The giant Las Bambas copper mine has stated that it intends to restart its copper output after operations on the mine were suspended in late December, due to a blockade by local community activists that prevented the mine from transporting its copper production to a seaport.

Las Bambas operations manager Edgardo Orderiqu said: “Given this agreement, we are going to give all the necessary notices to resume operations. The entire cycle takes between five to six days.”e.

How well do you really know your competitors?

Access the most comprehensive Company Profiles on the market, powered by GlobalData. Save hours of research. Gain competitive edge.

Company Profile – free sample

Thank you!

Your download email will arrive shortly

Not ready to buy yet? Download a free sample

We are confident about the unique quality of our Company Profiles. However, we want you to make the most beneficial decision for your business, so we offer a free sample that you can download by submitting the below form

By GlobalData
Visit our Privacy Policy for more information about our services, how we may use, process and share your personal data, including information of your rights in respect of your personal data and how you can unsubscribe from future marketing communications. Our services are intended for corporate subscribers and you warrant that the email address submitted is your corporate email address.

Community outrage

The Las Bambas mine had been a flashpoint for protests by the Chumbivilcas community, with blockades hitting the key road on and off for over 400 days since the mine began operations in 2016.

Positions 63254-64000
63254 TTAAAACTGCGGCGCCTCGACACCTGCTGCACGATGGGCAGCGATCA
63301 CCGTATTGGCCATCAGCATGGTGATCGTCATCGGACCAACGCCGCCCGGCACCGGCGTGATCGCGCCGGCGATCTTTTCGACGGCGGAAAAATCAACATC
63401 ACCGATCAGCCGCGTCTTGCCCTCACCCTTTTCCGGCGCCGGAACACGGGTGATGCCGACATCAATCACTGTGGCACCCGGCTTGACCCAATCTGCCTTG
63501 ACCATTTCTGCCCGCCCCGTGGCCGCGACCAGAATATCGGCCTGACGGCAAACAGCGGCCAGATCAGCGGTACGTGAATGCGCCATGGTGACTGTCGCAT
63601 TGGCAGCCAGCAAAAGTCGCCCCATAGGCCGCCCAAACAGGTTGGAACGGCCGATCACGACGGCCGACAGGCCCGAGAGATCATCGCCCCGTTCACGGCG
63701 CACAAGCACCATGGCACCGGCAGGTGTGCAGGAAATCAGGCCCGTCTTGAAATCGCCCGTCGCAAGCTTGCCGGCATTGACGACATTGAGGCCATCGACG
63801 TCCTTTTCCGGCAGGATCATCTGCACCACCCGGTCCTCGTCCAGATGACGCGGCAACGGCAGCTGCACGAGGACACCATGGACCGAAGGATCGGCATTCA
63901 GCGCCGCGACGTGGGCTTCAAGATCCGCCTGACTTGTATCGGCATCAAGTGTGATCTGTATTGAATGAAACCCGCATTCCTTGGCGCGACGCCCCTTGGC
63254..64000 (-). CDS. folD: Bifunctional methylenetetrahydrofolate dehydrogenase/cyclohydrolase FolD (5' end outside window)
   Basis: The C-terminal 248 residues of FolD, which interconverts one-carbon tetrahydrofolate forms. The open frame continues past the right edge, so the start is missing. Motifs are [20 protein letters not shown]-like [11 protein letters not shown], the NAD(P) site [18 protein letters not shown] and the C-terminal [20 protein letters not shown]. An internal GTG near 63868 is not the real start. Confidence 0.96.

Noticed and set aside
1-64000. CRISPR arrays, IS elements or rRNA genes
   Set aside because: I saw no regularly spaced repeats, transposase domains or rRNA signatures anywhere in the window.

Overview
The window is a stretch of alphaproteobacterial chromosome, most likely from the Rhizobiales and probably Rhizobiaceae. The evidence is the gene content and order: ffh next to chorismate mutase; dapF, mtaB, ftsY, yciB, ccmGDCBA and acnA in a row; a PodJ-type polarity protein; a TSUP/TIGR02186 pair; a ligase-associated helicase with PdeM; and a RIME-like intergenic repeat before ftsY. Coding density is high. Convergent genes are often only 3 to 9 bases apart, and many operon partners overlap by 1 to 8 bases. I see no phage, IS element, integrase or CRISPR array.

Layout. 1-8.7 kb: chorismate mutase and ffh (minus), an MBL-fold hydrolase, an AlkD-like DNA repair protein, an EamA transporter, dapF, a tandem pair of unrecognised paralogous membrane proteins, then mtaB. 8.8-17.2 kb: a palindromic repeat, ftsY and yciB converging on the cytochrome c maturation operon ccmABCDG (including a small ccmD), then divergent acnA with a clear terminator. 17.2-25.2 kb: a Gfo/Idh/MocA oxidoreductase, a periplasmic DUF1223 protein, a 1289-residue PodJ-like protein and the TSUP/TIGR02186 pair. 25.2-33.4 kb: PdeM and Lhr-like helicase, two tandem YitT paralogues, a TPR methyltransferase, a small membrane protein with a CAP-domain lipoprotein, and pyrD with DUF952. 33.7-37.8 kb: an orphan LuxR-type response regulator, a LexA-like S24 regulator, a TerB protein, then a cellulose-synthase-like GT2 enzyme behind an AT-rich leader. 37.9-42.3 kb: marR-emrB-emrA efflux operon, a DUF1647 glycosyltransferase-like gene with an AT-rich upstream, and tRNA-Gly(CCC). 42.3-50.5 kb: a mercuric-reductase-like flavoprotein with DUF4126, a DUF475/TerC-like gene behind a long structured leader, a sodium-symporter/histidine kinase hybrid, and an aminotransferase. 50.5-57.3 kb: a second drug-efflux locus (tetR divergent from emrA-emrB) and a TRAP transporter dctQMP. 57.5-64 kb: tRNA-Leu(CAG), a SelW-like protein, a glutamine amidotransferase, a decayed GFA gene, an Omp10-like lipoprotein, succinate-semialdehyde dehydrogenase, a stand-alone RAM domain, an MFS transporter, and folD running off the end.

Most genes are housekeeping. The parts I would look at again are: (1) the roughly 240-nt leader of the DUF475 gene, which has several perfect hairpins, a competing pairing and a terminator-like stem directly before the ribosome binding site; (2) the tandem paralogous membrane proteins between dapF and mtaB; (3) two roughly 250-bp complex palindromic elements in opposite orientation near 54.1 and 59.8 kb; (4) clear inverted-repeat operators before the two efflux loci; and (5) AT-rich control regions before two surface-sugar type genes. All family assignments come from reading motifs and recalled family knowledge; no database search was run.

The protest movement was bolstered by the election of the leftist Pedro Castillo to the presidential office in July 2021. However, the suspension has proved damaging for the administration, which greatly relies on mining revenue but also pledged to prioritise demands from marginalised communities.

In the minutes of a meeting between Prime Minister Mirtha Vasquez, local residents, and company executives, it was acknowledged that despite the end to the blockade, the government has yet to address the primary concern of the local residents. The community has been adamant about Las Bambas hiring members to drive copper trucks and provide cash contributions to support local infrastructure.

These issues are to be reviewed again at a later date. However, without addressing these concerns, further blockades are a real and inherent possibility. Chumbivilcas residents had agreed in October not to block the road after government-mediated talks but blocked it regardless in November after talks had stalled.

In response to concerns, Orderique said: “Everybody has committed to reach an agreement, and now we believe reaching a sustainable deal, that will enable the company to restart operations”.